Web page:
Kelly A. Blasko, MA, Counseling Psychology Doctoral Candidate, The Pennsylvania State University; Jon L. Winek, PhD, Department of Human Development and Psychological Counseling, Appalachian State University; Kathleen J. Bieschke, PhD, Department of Counselor Education, Counseling Psychology and Rehabilitation Services, The Pennsylvania State University.
Therapists’ Prototypical Assessment of Domestic Violence Situations
Article first published online: 8 APR 2007
Journal of Marital and Family Therapy
Volume 33, Issue 2, pages 258–269, April 2007
How to Cite
Blasko, K. A., Winek, J. L. and Bieschke, K. J. (2007), Therapists’ Prototypical Assessment of Domestic Violence Situations. Journal of Marital and Family Therapy, 33: 258–269. doi: 10.1111/j.1752-0606.2007.00020.x
This article is based on the first author’s master’s thesis completed under the direction of Dr. Winek at Appalachian State University. The research was supported in part from a granted award from the Cratis D. Williams Graduate School at Appalachian State University and was the 2003 recipient of the AAMFT Graduate Student Research Award. The authors would like to thank Parrish Paul and Shanti Pepper for their feedback on this manuscript.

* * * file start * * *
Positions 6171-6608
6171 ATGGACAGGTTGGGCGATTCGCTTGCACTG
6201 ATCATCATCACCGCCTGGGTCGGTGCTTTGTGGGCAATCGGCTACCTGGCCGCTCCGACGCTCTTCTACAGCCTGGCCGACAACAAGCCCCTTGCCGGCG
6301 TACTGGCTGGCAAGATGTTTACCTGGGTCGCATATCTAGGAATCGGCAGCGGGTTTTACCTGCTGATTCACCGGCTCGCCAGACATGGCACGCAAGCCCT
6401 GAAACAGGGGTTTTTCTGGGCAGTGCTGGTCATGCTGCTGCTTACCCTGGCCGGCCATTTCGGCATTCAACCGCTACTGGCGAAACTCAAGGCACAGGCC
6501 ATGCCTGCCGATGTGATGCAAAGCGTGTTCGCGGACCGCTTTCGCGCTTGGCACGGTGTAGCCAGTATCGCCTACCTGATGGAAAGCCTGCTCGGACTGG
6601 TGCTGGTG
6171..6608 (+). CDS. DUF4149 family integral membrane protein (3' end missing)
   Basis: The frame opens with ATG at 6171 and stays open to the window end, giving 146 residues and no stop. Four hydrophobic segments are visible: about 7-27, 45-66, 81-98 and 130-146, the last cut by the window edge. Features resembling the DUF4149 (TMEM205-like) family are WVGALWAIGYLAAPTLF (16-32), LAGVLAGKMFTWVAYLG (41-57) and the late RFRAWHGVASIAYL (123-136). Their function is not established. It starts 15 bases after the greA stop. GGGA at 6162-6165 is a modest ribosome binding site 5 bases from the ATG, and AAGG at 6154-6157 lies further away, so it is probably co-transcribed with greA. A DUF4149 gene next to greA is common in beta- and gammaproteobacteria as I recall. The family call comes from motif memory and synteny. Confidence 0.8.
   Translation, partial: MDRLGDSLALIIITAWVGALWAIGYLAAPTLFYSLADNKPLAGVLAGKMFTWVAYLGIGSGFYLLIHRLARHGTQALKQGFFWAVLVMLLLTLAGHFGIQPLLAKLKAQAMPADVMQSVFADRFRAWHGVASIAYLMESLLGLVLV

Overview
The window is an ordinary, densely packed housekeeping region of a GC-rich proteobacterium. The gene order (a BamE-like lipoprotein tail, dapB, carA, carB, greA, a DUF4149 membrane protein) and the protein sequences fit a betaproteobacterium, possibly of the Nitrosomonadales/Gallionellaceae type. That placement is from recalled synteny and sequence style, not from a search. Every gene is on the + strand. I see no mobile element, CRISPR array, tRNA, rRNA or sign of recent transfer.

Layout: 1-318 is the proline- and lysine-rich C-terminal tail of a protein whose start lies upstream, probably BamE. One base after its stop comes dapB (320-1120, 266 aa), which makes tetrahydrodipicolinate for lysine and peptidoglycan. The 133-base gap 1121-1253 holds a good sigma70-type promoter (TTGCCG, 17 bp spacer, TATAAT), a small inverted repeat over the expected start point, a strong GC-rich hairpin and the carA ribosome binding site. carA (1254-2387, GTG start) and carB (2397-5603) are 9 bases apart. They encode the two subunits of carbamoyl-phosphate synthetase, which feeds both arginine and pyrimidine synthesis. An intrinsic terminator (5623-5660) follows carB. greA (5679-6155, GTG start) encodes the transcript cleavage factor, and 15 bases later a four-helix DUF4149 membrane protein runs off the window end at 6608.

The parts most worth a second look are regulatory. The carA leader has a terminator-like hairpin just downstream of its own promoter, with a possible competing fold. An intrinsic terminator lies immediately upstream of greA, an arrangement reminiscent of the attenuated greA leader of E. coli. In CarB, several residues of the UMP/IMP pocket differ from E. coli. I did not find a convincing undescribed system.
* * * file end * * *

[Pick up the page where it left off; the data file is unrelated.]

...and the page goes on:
- Issue published online: 8 APR 2007
- Article first published online: 8 APR 2007
Prototypical perceptions by therapists have the potential to influence the therapeutic process of assessment. The purpose of this study is to begin to develop an understanding of how prototypes might affect marriage and family therapists’ assessments of domestic violence situations. Participants evaluated one of three domestic violence scenarios that were identical in dynamics but different in terms of sexual orientation of the couple (i.e., heterosexual, gay, or lesbian). The most significant finding was that initial assessments of victim and perpetrator identification and power attribution differed depending on the sexual orientation of the couple. The “man as perpetrator, woman as victim” prototypical paradigm for heterosexual domestic violence emerged. In the same-sex scenarios, often “both” partners were perceived to be indicated both as victim and perpetrator.